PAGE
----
Welcome to WeeklyWilson.com, where author/film critic Connie (Corcoran) Wilson avoids totally losing her marbles in semi-retirement by writing about film (see the Chicago Film Festival reviews and SXSW), politics and books----her own books and those of other people. You'll also find her diverging frequently to share humorous (or not-so-humorous) anecdotes and concerns. Try it! You'll like it!
One question I am investigating is whether more people check my blog on weekends than on week days. [Or whether anyone ever checks it at all.]
I have no real “topic,” other than the Quora question asked of me tonight, which was: “Have you ever met any famous Hollywood actresses?”
Well, come on, now. I review film and attend Red Carpet events prepared to ask a question or two and take some shots with my trusty Nikon. How would I NOT occasionally meet a famous actor/actress?
So, the answer is, “Yes, I have met some famous actresses.”
Rather than list them, I’m going to show you a few of the pictures I’ve taken over the years, as I was meeting them. All of the pictures are mine and all rights are reserved.
Those that you see with “Texas Hall of Fame” behind them include Oscar-winner (for “Misery”) Kathy Bates, one of the co-stars of television’s “Grace & Frankie” sit-com (whose name escapes me), and Marc Maron with his then romantic partner. Director Lynn Shelton, who tragically died in May of 2020. This photo was taken not long before her death.
Then there is Carey Mulligan, clutching a microphone, before she was Oscar-nominated (for the 2nd time) for “Promising Young Woman.” This was taken in Chicago as she did promotion for Paul Dano’s directorial debut “Wildlife,” which had Jake Gyllenhaal, wildfires and a largely incomprehensible plot.
Kathleen Turner (“Peggy Sue Got Married,” “Romancing the Stone”) was taken at the retirement party for Michael Kutza, who founded the Chicago International Film Festival, upon his retirement.
Vera Farmiga, from 2009’s “Up in the Air” opposite George Clooney and television’s “Bates Motel.
Mandy Moore at SXSW with “This Is Us” when it premiered there.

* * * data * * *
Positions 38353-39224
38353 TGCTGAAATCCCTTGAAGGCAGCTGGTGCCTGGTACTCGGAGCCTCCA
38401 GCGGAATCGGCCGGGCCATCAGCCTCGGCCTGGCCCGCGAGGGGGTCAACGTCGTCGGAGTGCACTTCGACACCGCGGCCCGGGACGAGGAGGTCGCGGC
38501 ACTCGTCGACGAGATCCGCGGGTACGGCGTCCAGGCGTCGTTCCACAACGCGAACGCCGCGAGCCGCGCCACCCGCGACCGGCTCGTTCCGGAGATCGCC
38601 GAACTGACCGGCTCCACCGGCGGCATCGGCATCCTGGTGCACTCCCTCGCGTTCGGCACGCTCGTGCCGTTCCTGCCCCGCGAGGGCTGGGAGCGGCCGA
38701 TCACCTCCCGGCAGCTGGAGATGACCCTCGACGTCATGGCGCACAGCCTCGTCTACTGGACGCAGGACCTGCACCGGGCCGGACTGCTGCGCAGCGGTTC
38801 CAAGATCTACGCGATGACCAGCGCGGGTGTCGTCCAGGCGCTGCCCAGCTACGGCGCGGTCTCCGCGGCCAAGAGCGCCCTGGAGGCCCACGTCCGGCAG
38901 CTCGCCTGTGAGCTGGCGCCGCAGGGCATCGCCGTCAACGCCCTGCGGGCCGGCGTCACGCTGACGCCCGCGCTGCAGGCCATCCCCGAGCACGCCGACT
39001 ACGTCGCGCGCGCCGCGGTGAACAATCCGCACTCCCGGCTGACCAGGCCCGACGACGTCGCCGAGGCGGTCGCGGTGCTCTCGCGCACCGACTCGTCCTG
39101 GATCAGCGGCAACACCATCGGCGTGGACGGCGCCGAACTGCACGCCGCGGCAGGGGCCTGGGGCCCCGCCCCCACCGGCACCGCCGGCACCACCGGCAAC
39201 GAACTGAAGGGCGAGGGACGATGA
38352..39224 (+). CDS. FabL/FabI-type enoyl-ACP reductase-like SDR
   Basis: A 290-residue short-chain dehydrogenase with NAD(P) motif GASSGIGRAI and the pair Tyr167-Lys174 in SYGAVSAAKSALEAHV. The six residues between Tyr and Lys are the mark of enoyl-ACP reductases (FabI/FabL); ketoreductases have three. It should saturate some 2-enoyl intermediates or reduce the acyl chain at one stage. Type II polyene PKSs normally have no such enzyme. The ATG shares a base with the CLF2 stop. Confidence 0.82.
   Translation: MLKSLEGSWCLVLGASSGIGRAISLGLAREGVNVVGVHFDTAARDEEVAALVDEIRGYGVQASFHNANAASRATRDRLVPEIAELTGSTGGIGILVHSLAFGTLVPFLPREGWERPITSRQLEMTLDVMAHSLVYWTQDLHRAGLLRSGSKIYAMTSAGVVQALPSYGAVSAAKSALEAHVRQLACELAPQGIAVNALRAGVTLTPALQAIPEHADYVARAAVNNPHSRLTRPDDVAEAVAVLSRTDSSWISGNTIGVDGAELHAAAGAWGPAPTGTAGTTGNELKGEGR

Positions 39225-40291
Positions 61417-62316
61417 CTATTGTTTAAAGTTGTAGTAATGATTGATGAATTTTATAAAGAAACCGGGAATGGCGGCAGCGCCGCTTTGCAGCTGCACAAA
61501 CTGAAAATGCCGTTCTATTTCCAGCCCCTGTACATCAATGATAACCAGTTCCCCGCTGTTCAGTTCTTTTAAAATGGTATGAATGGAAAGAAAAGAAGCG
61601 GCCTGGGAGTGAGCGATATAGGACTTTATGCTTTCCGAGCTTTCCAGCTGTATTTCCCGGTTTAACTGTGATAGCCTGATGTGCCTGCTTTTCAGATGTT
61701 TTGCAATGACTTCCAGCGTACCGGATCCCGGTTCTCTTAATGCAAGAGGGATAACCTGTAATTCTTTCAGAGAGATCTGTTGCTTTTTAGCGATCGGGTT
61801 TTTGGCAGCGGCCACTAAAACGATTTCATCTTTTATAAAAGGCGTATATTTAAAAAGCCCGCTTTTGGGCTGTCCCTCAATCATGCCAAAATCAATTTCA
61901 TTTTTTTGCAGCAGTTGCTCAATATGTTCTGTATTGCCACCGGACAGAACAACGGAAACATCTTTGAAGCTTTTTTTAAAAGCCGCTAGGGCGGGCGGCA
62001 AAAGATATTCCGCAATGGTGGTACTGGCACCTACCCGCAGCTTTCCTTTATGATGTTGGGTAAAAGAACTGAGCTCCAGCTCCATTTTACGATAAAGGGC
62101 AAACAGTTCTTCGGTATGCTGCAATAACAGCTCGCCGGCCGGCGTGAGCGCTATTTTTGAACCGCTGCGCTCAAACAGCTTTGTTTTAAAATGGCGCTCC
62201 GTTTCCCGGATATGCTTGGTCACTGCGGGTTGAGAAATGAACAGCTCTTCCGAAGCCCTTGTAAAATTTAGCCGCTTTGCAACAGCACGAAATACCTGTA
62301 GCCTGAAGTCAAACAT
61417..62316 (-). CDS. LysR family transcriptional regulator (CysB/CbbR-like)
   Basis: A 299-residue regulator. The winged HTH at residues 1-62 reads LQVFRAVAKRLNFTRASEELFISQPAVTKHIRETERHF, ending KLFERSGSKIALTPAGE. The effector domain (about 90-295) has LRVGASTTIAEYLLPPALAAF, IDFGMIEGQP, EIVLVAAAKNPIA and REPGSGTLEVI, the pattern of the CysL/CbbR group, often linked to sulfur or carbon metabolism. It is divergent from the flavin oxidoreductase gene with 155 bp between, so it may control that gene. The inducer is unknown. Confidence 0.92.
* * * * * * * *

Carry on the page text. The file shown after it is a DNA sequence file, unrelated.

Vanessa Redgrave, appearing in Chicago with her directorial debut, the documentary “Sea Sorrow.”
Geraldine Chaplin, a judge at the Chicago International Film Festival.
Helen Hunt, when she appeared in Chicago promoting “The Sessions” with John Hawke.
Actress/Director Rebecca Hall in 2021, appearing on behalf of “Passing” in Chicago.
This is either Lana or Lilly Wachowski, one half of the brothers who are now sisters, who directed “Cloud Atlas,” among other films.
The first cut of “Respect,” Jennifer Hudson’s starring role as Aretha Franklin, ran 5 and ½ hours. The final cut runs 2 hours and 25 minutes. Both of those times for this movie are too long.
It was nice that a female director and screenwriter were involved in the project, but Director Liesl Tommy is only known for “Jessica Jones” (2015) and “The Walking Dead” (2010). At the risk of being snarky, this film has about as much energy as “The Walking Dead.” It drags to the point that even Jennifer Hudson’s undeniable vocal talent cannot sustain interest in this overlong bio-pic.
Broadway theater director Liesl Tommy is working from a script by screenwriter Tracey Scott Wilson (Producer of “The Americans” in 2013). Forest Whitaker plays Aretha’s domineering father.Mary Jane Blige has a role playing Dinah Washington and Marc Maron (“G.L.O.W.”) plays Jerry Wexler. Skye Dakota Turner plays Aretha as a child and is very good. These competent actors do as well as they can with a script and a film that is simply a showcase for Hudson singing Franklin’s hits, one by one. For that, you can simply play her records/CDs. This is a bio-pic that is supposed to be telling us about Aretha Franklin’s life, but one which glosses over many essential threads of the Queen of Soul.